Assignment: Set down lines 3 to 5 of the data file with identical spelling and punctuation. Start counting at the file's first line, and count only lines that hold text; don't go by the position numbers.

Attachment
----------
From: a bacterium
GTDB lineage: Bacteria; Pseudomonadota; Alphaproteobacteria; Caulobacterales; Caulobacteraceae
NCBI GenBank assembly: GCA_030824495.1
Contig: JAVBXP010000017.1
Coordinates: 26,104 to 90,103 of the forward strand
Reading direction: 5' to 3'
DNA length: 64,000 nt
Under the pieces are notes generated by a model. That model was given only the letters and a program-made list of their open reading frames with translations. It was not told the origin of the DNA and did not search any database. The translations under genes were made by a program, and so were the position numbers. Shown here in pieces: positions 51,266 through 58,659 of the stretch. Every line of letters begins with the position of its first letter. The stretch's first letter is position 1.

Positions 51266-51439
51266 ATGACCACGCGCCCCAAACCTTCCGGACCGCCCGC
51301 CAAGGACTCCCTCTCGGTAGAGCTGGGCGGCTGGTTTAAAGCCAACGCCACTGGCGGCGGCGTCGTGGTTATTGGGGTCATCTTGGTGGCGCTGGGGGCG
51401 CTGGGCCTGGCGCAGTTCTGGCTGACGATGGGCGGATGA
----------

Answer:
NCBI GenBank assembly: GCA_030824495.1
Contig: JAVBXP010000017.1
Coordinates: 26,104 to 90,103 of the forward strand